Susán Hoemke knows firsthand what it’s like to have a loved one who is struggling with addiction. A wife and mother of four, her life took an unexpected turn in the form of her son Hayden’s addiction and other subsequent family tragedies that taught her—the hard way—the challenges of living with this disease. Now, she hopes to not only bring awareness and understanding to drug addiction but also to offer hope and healing after loss. Her research, experience attending rehab meetings, and time spent living with an addicted loved one enables her to speak on this subject from a deeply personal perspective. Today, Hoemke is a public speaker and the owner of a product development company. She lives in Dallas, Texas, with her husband, Carl, and youngest daughter, Olivia, while her other two adult children, Landon and Miranda, live in Austin.
Drug education/awareness/ what we learned
Marriage during family crisis
Recovering from the loss of a child
Addiction and enabling
Mentoring those in rehab
How did you decide to share such a personal story with the world?
When I first began to write, poetry and lyric writing helped me deal with the pain and became a way to process what all the family had been through. I would sit and think about the past, how surreal those eight years seemed. The many situations we faced with limited understanding and knowledge delayed our ability to recognize addiction. I began to think about our family, friends, and people of every walk of life who could face painful situations like ours, which led me to believe I must share what I know. As addiction began to be discussed on the news in 2016, along with the heroin and opioid crises, I remembered my son Hayden’s words when he was clean. He said, “Mom, being an addict is terrible, and I do not want anyone to be like me. Maybe someday I can help people.” I know Hayden would want this story told, so, with my family’s support, I share it for him, with hope that it will help others.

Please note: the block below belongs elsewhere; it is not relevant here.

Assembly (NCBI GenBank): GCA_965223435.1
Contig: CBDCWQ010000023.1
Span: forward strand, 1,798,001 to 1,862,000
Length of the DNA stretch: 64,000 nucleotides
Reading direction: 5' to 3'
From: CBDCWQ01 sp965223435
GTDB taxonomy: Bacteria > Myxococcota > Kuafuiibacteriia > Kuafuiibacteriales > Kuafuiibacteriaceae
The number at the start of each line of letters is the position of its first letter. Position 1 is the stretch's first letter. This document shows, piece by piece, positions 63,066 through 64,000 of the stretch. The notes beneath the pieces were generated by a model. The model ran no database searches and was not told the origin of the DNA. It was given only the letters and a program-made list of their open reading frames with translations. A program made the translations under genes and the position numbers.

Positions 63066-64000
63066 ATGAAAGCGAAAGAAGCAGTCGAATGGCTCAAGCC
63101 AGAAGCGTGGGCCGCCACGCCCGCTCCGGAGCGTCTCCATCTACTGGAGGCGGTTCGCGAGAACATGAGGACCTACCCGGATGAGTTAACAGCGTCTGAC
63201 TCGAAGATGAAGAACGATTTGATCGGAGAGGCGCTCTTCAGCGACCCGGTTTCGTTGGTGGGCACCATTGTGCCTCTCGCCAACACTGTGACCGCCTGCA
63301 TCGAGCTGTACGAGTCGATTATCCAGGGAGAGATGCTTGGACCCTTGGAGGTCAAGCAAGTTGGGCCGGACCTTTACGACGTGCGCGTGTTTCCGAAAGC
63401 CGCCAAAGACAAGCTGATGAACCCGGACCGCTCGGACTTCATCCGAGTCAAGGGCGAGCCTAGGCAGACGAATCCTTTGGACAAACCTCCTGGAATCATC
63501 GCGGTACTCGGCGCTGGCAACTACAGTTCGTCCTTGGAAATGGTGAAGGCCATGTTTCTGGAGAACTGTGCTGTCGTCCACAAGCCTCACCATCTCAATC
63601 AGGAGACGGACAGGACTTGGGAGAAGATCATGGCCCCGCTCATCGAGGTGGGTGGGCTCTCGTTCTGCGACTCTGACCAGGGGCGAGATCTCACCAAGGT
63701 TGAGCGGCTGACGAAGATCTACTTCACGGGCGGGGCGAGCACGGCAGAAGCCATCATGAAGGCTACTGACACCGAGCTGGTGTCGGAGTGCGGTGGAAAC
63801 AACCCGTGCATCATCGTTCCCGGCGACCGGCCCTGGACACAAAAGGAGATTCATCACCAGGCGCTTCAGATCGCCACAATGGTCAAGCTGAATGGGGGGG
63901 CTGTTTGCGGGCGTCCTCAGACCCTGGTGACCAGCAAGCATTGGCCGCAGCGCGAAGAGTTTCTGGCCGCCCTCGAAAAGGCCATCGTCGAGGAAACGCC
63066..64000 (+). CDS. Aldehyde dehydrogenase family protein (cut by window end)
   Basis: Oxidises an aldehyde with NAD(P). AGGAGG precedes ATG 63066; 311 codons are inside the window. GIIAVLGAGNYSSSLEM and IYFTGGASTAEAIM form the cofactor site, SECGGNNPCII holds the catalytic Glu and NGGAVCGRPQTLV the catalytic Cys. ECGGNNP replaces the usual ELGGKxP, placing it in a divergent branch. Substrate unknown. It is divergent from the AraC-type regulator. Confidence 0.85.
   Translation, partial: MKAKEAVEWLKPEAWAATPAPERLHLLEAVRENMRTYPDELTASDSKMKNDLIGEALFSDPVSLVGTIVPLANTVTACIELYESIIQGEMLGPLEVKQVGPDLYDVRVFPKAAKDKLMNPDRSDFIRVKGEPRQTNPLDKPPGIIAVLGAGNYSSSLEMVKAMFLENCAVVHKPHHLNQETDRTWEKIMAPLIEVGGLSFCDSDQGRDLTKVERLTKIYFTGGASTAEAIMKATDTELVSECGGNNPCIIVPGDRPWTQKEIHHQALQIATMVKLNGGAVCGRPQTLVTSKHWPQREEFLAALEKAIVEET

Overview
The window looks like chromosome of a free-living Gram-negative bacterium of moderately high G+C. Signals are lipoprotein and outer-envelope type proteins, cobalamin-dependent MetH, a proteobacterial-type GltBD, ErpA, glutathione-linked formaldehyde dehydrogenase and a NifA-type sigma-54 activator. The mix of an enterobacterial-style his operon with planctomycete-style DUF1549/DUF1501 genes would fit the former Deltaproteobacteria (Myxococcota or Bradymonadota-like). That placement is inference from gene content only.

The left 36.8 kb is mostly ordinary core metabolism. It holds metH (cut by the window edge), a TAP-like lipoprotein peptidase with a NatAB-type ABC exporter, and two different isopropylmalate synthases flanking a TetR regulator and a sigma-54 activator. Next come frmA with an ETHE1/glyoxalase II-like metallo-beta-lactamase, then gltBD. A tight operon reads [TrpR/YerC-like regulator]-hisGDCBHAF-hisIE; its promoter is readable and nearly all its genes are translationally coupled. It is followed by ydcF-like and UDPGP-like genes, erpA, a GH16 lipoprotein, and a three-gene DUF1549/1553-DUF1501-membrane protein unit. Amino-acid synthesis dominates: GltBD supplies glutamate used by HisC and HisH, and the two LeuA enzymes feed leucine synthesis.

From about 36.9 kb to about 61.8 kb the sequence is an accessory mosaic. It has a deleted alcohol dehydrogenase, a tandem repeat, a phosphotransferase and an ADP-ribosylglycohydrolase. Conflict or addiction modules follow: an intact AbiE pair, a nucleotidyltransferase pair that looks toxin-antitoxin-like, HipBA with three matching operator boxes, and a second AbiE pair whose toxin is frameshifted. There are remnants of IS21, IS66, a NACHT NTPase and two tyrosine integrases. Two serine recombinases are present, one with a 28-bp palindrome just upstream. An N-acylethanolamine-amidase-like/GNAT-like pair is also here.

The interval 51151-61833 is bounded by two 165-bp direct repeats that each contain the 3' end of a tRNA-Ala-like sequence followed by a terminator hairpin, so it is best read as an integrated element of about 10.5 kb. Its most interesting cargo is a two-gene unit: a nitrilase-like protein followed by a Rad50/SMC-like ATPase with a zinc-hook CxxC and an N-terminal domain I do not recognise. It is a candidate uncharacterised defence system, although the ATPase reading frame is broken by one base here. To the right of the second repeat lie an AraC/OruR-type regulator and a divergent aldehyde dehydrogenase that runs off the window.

Has the writing experience been positive? Why or why not?
I have been able to heal through writing because it has been therapeutic for me. It was hard, however, because in order to get our story from my mind to paper, I had to relive those hard eight years in my head. It took many tears and a lot of tissue, but I began to notice the great release of pain and the ability to let go of the shame when writing. As time passed, I began to feel a sense of urgency to educate others and share everything we had experienced to hopefully take away the shame and pain others might be living with—or might not even know is possibly coming. Writing our story has been a positive experience for me, thanks to the love and support from my husband and family.
How has sharing your story helped you? In what ways do you hope it will help others?
Being able to share our story has given me a chance to soft en my heart after losing my son. Through mourning, dealing with the pain, and talking about it, I can now enjoy the wonderful memories I have of him, like the joy and laughter he brought to the family. I wrote the book to not only bring about awareness, education, and more discussion about addiction, but to also bring hope and healing to those living in tough situations or who have lost someone to addiction.
What do you want to tell others who might be experiencing similar situations within their own families?